The Bank of England has hinted that it is open to boosting quantitative easing in the months ahead, despite just one member voting for it at the last Monetary Policy Committee meeting.
The minutes of May’s meeting show eight of the nine members voted to maintain the QE programme at £325bn.
One committee member, David Miles, argued instead for a further £25bn to take the programme to a total of £350bn.
But the minutes say the decision to hold monetary policy was finely balanced. The MPC held off on expanding the asset purchase facility, taking the view that inflation was about as likely to be above the target as below it in the medium term.
The minutes add: “On the other hand, there was a case for injecting further monetary stimulus.”
Last week the International Monetary Fund claimed the Bank should look at cutting interest rates and consider more QE in a bid to tackle the UK’s economic woes.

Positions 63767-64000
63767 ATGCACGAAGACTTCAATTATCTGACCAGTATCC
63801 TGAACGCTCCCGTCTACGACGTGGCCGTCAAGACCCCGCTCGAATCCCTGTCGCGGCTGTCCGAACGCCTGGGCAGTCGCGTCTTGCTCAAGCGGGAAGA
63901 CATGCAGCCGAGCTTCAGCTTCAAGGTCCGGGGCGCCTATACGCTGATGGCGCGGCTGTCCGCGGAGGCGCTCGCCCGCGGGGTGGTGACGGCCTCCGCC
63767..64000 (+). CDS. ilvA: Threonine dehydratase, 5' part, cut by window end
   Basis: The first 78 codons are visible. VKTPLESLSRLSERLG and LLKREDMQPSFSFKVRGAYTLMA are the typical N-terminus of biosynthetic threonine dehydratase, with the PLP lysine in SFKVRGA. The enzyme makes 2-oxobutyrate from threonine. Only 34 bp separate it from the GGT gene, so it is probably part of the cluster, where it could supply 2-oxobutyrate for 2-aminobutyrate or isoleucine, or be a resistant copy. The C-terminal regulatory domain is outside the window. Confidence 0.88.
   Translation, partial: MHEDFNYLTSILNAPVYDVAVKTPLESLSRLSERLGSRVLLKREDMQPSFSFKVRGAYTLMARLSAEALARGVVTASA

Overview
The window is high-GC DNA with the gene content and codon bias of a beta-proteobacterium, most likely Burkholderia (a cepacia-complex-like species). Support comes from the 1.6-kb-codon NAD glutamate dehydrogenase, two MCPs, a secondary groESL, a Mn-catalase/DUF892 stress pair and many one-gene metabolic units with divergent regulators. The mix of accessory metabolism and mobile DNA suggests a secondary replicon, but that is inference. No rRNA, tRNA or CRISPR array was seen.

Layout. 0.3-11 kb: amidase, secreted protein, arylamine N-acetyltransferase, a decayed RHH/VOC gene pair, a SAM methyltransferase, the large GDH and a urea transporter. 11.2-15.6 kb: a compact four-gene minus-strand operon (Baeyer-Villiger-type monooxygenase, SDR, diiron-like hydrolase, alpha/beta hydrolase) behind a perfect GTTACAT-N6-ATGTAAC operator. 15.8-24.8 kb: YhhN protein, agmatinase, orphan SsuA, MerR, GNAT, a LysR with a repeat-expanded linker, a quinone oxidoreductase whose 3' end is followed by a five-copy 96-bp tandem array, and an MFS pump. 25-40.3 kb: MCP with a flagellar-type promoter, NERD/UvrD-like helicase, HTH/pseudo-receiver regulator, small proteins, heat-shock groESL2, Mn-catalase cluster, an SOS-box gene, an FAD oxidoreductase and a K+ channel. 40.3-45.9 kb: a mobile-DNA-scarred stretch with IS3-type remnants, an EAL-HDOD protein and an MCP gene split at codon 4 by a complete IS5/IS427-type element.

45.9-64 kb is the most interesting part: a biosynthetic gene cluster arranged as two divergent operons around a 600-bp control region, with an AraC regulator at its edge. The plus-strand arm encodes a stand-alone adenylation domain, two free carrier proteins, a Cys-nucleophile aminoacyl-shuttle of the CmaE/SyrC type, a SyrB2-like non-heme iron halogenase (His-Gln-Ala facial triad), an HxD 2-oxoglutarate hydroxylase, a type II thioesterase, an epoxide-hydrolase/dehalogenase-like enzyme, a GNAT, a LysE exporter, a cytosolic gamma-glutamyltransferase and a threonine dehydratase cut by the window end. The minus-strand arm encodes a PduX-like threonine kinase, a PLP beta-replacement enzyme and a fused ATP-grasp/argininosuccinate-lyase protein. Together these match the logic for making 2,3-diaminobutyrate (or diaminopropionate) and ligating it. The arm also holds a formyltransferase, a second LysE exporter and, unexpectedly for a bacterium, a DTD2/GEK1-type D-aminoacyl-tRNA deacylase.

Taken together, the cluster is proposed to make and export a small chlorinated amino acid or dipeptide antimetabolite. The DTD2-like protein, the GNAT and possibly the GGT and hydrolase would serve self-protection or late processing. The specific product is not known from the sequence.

The IMF says the Bank should reassess the efficacy of cutting rates below 0.5% and boosting QE, claiming that while monetary stimulus has helped, the economy remains flat.
The MPC’s meeting was held before the IMF meeting.
Samuel Tombs, UK economist at Capital Economics, says the MPC appears to be willing to add to QE if economic data suggests further weakness in the economy.
He says: “Although Miles was the sole voice on the committee calling for more QE, the committee went as far as considering the case for more stimulus.
“Furthermore, the eurozone crisis has intensified since the meeting and the committee did not know about April’s sharp fall in inflation at its meeting.”